2012 Reds

RG3 and Joey Votto

Could someone please forward this article to the Reds’ organization? It makes the case, citing numerous examples, for taking the decision out of the player’s hands when it comes to returning after an injury. The Reds owner, GM, Manager and Medical Staff should carefully read this paragraph, in particular:

“The emotional need of wanting to play and being a star always overtakes making a good decision,” said Sharon Stoll, a sports ethics professor at the University of Idaho. “You’d like to think an athlete as intelligent as Robert Griffin III would be able to make that decision. But your humanness prevents you from making that decision. That’s why you need a community of medical authorities to step in and say, ‘No, you’re not [playing].’ The athletes themselves, they can’t do it. There’s too much emotional tie-in.”

We’ll never know how the Reds’ season would have turned out if Joey Votto had received an MRI on June 29 to determine the full extent of his knee injury. Instead, he was allowed to play on it until July 16, including starting at first base for the NL in the All-Star Game. Did he worsen his injury during that time, prolonging his recovery or causing permanent damage? We don’t know.

The Reds played well in Votto’s absence. He returned to the lineup on September 5. The team won the NL Central and were very close to winning the NLCS. Not a bad outcome, overall.

On the other hand, the date of Votto’s final home run in 2012 was June 24.

37 thoughts on “RG3 and Joey Votto

  1. Votto’s knee is the biggest question heading into spring training in my mind – even bigger than whether or not the Missile can move into the rotation. The fact that Votto himself said that the knee is still not 100% as late as Redsfest is a HUGE concern.

    I still shake my head at the way the Reds dealt with the issue from the moment he slid into third base in SF.

  2. Given how much the team has invested in Votto, I would think it to make long-run economic sense to take such decisions out of his hands. While it is his body, there is a lot of money riding on his body’s ability to remain able to play baseball at a very high level. This may sound like callous reasoning, but I can see no other way to take the emotion out of this.

  3. @Drew Mac: Curt Schilling makes a similar point in the article. He says how the organization behaves should depend somewhat on the stage of the player’s career, with more risk taken for older players. RG3 is 22 years old. Schilling was toward the end of his career when his situation arose. Votto is sort of in the middle of that, but as you point out, the Reds are hoping he has more than $200 million of production ahead of him.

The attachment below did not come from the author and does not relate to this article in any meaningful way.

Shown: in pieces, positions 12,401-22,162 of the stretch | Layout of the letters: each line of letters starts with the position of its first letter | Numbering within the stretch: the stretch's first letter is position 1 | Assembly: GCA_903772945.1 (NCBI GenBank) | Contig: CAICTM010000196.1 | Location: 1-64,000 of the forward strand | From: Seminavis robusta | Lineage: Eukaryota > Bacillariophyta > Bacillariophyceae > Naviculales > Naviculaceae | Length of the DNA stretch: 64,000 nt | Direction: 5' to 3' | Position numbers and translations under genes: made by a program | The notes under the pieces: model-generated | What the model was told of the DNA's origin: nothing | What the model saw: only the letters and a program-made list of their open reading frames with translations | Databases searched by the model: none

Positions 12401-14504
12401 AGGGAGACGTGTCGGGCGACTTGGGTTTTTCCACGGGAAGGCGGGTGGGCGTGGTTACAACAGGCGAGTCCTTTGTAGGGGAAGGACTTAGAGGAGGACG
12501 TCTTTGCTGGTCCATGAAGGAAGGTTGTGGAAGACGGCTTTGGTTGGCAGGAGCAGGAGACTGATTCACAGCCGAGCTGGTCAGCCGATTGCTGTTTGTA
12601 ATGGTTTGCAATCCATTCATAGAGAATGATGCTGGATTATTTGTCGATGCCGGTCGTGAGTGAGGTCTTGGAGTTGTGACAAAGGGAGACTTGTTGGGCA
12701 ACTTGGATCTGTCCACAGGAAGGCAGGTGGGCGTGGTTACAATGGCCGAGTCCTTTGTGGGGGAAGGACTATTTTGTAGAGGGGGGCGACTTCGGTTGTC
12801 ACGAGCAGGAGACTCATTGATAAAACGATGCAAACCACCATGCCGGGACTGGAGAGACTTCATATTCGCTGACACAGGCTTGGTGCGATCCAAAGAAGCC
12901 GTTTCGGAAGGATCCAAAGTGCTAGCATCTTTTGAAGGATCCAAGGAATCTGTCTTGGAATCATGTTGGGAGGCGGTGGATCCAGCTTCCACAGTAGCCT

4. I don’t understand why it would be so hard to make the team policy be one of, if a player leaves the game with an injury, or is obviously showing the signs of an injury, have the trainer and/or the team physicians check him out. If it’s a “policy” that everybody would have to adhere to, it lets the player off the hook from having to appear “weak” or “un-macho” in trying to play through it. … I’d rather have a player say later that “I told you it was nothing,” and be proven right, than learn that it was more serious but the medical staff never got an early chance to find out.

    I’ve been curious to hear whether Votto needed any more work done on the knee so far this offseason, and hoping no news is good news.

  5. If you try to play through an injury and end up hurting the team because you can’t do your job, then you are not macho.

    I can’t believe more players aren’t concerned about the dangers of permanent injury (and lessened production, and shortened careers) by playing on something that is hurt. I’ve never once considered a player “more of a man” for playing hurt. Typically, the player can’t do his job and drags the team down, and still, he’s lauded for “grinding.” I don’t understand it and never will.

  6. What I want to hear is the manager or doctor saying that this player is too injured to play, whether he believes he is or not. If Joey Votto says he’s fine and willing to play, how many people would be excited about removing him because he was overruled by somebody else, whether that be Dusty, the team doctor, or team trainer? Probably not many. That’s pretty disrespectful to the athlete, treating him like a little baby who has been overruled by a controlling mother rather than a free-thinking adult and a professional.

    Vegastypo would like to have a player say “I told you it was nothing” but most fans don’t want to see a key player held out of games for nothing.

    All injury aren’t as dramatic as a bone breaking in two and I don’t think that some fans recognize that. Frequently people get second opinions of diagnoses. Players can play through many aches and pains and I think it’s up to them to determine how they feel.

    I think a lot of fans have a mistaken impression that Joey Votto really struggled after his return from the DL. After all, only his homerun totals (or lack thereof) are mentioned. He hit .343 with a .527 OBP in 67 ABs in September! He hit .318 with a .500 OBP in the NLDS! Now he has had MONTHS to rehab and recover. He was hitting just fine after his return, and he’s had time to recover his power. If his power does NOT return he’s still likely to have a Joe Mauer-type season.